Do you have a boundary that needs to be set? If you do, consider why you haven’t already set it.
For me, fear’s usually to blame. When it comes to setting boundaries I’m generally afraid of:
- Losing my Zen
- Upsetting others
- Facing repercussions
- Being gaslit
- Not being in control of the outcome
Do any of my fears resonate with you? If so, keep reading!
Why setting boundaries can be so damn scary
While setting boundaries is empowering and essential to living life on your terms, it can also be scary AF. Why?
Because setting boundaries challenges the status quo in a relationship.
In toxic relationships, this may result in love being withheld and relationships getting upended. The potential for retaliation is very real. Raging, manipulating, belittling, and/or gaslighting are likely. Nasty legal battles may ensue. And, integrity, core values, and motives are dissected. At least this has been my experience.
If you have a boundary that you need to set but haven’t, fear is probably to blame.
Two ways that fear disguises itself
Fear is a sneaky beast. It likes to be stealth – to fly under the radar – and so it prefers disguises. Two such disguises when it comes to boundary-setting avoidance are what I refer to as the Timing Argument and the Serenity Argument. Of course there are other ways fear can disguise itself, but these are the two that I’m most deeply familiar with.
The Timing Argument
The timing argument is all about waiting to set boundaries until circumstances are perfect.
Do you ever tell yourself that you’re waiting for the right timing to set a boundary? While there’s something to be said for timing, in my experience it’s used far too often as a crutch.
The Timing Argument is a fantastic procrastination tactic, but the longer you wait (and ruminate!), the less likely you are to set the boundary. Or if you do set the boundary, it’s watered down and/or you’re more susceptible to being gaslit. So you tell yourself that next time you’ll be more on top of things. But then next time happens and the procrastination cycle starts again.
The next time you catch yourself using the Timing Argument when a boundary needs to be set, consider diving a bit deeper as to whether this is really true. What purpose does waiting serve you? I mean, if you’re having a family dinner and the boundary is related to your spouse’s porn habit, you’re probably better off addressing it when the kids aren’t within earshot. But if you’re talking days or weeks because your spouse “has a lot going on at work,” perhaps fear is guiding your procrastination.
Can you hear what I’m saying?
The Serenity Argument
The Serenity Argument is simply about bypassing unpleasantries and is my go-to avoidance tactic.
“My serenity is too important.”
“I pick my battles carefully, and this one isn’t worth it.”
“I’d rather be happy than be right.”
Sometimes these are super legit reasons to not set a boundary. But sometimes – oftentimes – they’re lies we tell ourselves so that we can avoid dealing with the elephant in the room. And that elephant is our fear.
The next time you want to use the Serenity Argument to avoid setting a boundary, ask yourself what’s the worst case scenario that will happen if you do. If there are no real consequences to you or your wellbeing, it’s probably legit. But, if the problem has the potential to escalate because “she/he/they got away with it this time,” I’d implore you to reconsider your course of (in)action.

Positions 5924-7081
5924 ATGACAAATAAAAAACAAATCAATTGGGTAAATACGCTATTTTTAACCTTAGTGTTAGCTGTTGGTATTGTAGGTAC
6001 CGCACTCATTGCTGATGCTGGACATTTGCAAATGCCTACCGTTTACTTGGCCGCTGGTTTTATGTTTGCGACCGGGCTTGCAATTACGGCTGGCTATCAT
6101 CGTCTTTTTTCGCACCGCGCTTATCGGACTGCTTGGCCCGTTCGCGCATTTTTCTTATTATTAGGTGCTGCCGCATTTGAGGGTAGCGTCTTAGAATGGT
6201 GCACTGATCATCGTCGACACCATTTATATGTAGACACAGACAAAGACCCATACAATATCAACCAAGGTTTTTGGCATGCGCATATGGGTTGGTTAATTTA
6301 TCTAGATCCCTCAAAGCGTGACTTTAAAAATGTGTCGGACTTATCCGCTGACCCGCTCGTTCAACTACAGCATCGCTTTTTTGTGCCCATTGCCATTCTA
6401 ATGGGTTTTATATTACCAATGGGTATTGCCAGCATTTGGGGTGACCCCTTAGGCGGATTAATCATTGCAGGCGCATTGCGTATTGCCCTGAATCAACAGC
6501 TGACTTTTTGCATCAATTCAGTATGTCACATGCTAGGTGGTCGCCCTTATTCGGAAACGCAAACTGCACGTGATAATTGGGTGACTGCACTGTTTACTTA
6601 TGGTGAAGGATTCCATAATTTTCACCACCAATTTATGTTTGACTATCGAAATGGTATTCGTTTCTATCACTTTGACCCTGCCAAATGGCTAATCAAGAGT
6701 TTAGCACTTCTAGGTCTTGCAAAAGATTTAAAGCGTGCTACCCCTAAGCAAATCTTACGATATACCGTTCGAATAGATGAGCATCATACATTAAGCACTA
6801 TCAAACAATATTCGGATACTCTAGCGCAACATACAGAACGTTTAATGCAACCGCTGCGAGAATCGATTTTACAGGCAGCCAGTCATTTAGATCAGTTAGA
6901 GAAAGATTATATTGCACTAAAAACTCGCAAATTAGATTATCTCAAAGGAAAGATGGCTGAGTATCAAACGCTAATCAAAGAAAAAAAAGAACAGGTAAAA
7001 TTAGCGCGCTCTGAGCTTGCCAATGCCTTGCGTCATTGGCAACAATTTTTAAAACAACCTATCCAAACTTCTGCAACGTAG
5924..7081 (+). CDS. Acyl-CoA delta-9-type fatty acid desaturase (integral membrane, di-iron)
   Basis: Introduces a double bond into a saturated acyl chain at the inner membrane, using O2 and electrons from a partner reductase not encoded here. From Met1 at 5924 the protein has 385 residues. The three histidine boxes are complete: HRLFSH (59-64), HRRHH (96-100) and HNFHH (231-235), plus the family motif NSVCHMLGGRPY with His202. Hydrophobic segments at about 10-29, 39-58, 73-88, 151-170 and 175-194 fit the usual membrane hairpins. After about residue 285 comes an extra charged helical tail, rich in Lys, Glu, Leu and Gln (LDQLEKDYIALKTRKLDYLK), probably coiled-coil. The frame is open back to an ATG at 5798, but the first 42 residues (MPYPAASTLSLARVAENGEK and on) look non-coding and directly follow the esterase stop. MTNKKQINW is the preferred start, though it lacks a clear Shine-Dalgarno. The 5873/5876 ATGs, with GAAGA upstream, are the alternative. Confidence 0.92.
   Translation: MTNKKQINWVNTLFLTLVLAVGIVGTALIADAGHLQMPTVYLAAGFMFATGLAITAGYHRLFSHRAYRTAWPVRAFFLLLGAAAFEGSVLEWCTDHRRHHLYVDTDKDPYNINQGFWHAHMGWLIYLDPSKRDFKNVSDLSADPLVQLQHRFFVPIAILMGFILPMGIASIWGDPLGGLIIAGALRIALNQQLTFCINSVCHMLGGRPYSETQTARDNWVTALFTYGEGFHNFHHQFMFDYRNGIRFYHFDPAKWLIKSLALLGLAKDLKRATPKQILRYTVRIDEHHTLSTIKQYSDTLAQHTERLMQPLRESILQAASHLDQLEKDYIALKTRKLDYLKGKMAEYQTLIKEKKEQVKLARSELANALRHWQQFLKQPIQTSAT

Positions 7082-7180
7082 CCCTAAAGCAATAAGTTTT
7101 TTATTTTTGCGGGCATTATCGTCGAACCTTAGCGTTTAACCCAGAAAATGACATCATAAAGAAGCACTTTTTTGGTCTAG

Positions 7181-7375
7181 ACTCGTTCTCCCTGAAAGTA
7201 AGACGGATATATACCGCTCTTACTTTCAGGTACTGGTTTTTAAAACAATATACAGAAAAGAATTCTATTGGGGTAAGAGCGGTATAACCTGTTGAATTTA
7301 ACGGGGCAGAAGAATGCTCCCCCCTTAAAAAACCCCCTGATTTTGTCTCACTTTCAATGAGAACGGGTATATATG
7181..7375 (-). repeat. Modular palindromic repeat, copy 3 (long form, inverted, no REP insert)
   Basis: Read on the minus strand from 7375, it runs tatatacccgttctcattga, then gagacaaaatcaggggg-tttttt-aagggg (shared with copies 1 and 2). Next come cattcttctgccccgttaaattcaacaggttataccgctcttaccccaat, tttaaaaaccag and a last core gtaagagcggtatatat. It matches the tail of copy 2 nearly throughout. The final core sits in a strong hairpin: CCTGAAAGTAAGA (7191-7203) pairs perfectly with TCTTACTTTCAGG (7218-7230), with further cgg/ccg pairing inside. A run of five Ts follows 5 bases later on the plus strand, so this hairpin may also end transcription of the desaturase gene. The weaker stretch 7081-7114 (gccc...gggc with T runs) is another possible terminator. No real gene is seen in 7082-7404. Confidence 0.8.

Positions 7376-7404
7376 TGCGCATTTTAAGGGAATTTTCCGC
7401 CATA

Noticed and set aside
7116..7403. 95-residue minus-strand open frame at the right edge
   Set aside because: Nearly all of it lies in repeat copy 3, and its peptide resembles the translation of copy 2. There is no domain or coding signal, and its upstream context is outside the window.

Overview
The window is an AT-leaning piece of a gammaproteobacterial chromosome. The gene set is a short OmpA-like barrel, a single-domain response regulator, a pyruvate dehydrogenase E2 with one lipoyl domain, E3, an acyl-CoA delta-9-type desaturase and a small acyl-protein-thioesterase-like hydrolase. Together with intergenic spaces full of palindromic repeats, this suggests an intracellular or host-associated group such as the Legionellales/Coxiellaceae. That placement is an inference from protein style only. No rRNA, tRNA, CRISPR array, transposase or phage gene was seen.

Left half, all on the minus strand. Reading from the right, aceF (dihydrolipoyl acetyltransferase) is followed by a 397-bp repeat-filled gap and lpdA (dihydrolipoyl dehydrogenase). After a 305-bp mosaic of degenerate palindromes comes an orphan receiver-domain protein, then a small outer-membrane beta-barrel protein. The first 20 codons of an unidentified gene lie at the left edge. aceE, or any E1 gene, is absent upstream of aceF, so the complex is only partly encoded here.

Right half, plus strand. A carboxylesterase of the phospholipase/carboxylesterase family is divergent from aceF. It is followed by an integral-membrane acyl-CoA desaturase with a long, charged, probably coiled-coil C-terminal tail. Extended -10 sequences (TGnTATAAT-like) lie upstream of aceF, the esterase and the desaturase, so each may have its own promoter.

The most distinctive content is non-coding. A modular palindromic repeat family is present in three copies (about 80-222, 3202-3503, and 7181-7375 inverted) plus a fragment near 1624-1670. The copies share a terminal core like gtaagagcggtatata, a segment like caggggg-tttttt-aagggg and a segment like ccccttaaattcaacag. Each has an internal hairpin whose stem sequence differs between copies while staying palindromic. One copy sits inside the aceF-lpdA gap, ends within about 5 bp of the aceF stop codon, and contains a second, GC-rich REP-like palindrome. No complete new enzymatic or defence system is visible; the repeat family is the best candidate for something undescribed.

I actually blogged about this a while back, and in an update to that short post I re-evaluated my original position (where I was effectively using the Serenity Argument to avoid conflict). It’s amazing how we can convince ourselves that we’re coming from a place of love and light, but really we’re often just bypassing our own fear. At least that’s what I was doing.
How to be courageous, despite your fear
Identifying our boundary-setting avoidance tactics is important, but it doesn’t stop there. So if a boundary needs to be set, how do you do it, despite your fear?
While I don’t have all of the answers, below are the kinds of questions I ask myself when faced with fear-based boundary-setting avoidance:
- What’s my “why” for setting this boundary?
- What’s at stake if I both do and don’t set this boundary?
- Have I surrendered the notion that I can control either “him” or the outcome?
- How can I set this boundary from a place of compassion instead of anger, judgment, or fear?
- Am I acting from a place of deep integrity?
- Am I keeping the focus on setting the boundary or on how they’re doing it all wrong?
- Am I setting the boundary from a place of empowerment or defensiveness?
Now, let’s take a brief look into each of these questions as they pertain to you.
1. What’s your why?
Why do you need to set this boundary? This is a super important question!
Sure, something happened – a triggering event, perhaps – but why does it matter to you enough to set a boundary? Keep asking yourself “but why does this matter?” with each response until you get to the root of your “why.”
This can be an eye-opening process. I promise you that if you’re getting screwed out of $20, your “why” is probably not about keeping that $20! Maybe it has more to do with the fear of losing control of your life in some way, and your job in asking these questions is to uncover these details. And just a note that while I normally avoid going down rabbit holes, in this case exploring said rabbit holes may provide some valuable insights.
Now, remind yourself of your “why” whenever doubt creeps in.
A final note: notice if you find yourself diminishing your “why” in response to manipulation, gaslighting, or just pure exhaustion from the challenge of setting boundaries. It’s so easy to backtrack in order to get it all to stop, but these moments are often great reminders of why it’s important to stay the course.
2. What’s truly at stake?
What’s at stake if you set the boundary? What’s at stake if you don’t?
Get both superficial and deep with this question. Consider what’s at stake on the surface but also on a spiritual level. How will your day-to-day life be affected? How will your self-esteem be affected both if you set the boundary and if you don’t? What about your self-respect?
For example, if you’re getting screwed out of $20 and don’t set the boundary…on a superficial level you’ll be out $20, but on a deeper level you may lose confidence in yourself for caving yet again to that person who’s always trying to see what they can get away with. If you do set that boundary…on a superficial level you’ll probably (hopefully!) get the $20 owed to you, and on a deeper level you’ll feel empowered for interrupting the cycle of getting screwed.
3. Have you surrendered the illusion that you can control the outcome?
Do you harbor the idea that if you phrase something just right you’ll be able to get the outcome that you want?
The simple fact is that we can’t truly control a situation – we can only control our response to a situation. Any sense of control is an illusion, and yet we fight this simple truth ruthlessly.